My company recently moved offices. On the one hand, this is a good thing, as our old digs were in a dowdy, sad building on the wrong side of the tracks in Redwood City. Our new office is more modern, cleaner, lighter and the roof doesn’t leak. It’s in Belmont, under the looming grey-green towers of Oracle. The grounds are pleasant enough, and the commute is a few miles shorter for me. All good.
However, the only source of food that is within walkable distance is a small cafe in the building that managed to fall out of my good graces on the second day of our occupancy. Aside from the inconvenience of having to get in the car to forage for lunch, I also don’t know where’s any good. It took months to get the lay of the land in Redwood City, and I just don’t have the time to take on the trial-and-error process of vetting restaurants throughout Belmont and San Carlos.
It’s just as well, really. DPaul and I have been on something of a fiscal diet of late, and the less money I spend on lunch the better. Normally our style of brown-bagging involves bringing leftovers from the previous night’s dinner or perhaps the occasional sandwich, but very frequently we assemble a nice ploughman’s lunch.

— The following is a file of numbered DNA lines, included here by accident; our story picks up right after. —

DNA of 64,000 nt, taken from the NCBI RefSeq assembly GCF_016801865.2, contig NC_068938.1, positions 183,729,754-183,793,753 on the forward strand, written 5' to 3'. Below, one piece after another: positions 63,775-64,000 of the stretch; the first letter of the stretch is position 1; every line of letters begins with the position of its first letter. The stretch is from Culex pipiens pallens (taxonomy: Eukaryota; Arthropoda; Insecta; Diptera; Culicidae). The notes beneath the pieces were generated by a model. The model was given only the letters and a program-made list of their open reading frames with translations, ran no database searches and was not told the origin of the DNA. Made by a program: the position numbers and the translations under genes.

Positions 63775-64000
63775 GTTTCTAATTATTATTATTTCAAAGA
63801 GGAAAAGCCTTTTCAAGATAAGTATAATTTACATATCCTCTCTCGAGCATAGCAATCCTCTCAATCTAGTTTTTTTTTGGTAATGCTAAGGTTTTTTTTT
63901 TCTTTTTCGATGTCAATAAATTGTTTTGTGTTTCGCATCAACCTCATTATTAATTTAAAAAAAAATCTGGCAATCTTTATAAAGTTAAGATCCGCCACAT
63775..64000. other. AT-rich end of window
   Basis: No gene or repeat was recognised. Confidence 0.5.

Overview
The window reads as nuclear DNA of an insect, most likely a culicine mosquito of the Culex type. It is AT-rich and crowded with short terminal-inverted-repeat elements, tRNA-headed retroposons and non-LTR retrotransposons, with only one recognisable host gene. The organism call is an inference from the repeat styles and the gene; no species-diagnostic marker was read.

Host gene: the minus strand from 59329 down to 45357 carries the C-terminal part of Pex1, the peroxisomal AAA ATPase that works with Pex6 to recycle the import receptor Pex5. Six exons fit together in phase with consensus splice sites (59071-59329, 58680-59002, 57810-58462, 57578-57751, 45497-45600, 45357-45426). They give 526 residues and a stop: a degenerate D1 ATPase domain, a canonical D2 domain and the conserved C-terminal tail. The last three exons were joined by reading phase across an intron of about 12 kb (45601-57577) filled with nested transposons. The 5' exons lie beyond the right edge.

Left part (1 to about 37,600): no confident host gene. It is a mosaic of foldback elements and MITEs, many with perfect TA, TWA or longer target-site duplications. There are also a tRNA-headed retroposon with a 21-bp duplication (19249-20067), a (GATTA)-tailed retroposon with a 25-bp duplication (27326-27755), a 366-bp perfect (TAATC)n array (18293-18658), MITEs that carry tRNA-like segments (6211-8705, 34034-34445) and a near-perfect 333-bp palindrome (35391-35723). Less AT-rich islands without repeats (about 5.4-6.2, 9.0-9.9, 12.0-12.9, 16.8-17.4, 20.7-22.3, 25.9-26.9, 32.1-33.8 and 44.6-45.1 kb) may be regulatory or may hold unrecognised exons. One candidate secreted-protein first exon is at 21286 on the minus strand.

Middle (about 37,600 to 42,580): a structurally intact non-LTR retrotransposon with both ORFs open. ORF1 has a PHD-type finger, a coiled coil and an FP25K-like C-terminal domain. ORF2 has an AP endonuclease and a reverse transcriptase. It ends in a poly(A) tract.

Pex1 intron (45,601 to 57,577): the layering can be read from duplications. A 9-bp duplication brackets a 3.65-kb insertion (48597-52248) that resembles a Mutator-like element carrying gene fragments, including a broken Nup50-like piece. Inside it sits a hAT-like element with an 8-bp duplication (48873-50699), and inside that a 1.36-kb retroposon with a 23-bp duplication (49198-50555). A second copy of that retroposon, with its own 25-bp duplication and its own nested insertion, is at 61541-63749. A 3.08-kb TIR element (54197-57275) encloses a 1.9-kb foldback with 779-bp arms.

Classic English pub grub, a ploughman’s comprises a hearty hunk of rustic bread, a good wedge of cheese and some pickles, and then commonly accompanied with some crisp apple, a slab of pâté and perhaps a nice stein of beer. These would typically be local fare as well, especially good sharp cheddar or Stilton for the cheese. We sub in some nice Pt. Reyes Farmstead Cheddar or Achadinha Capricious.
Our fridge is generally full to bursting with housemade pickles, and we throw in whatever seasonal fruit we’ve got. We get liberal with the components, throwing in some pita and hummus in lieu of rustic loaf and butter, and a few slices of salami or prosciutto will not be left unwanted.
This is exactly how I like to eat; I am generally more of a nibbler and grazer. I love the play of the richness of the cheese and the sharpness of pickle, the blandness of bread and the sweetness of fruit. It is at once deconstructed and whole and satisfying.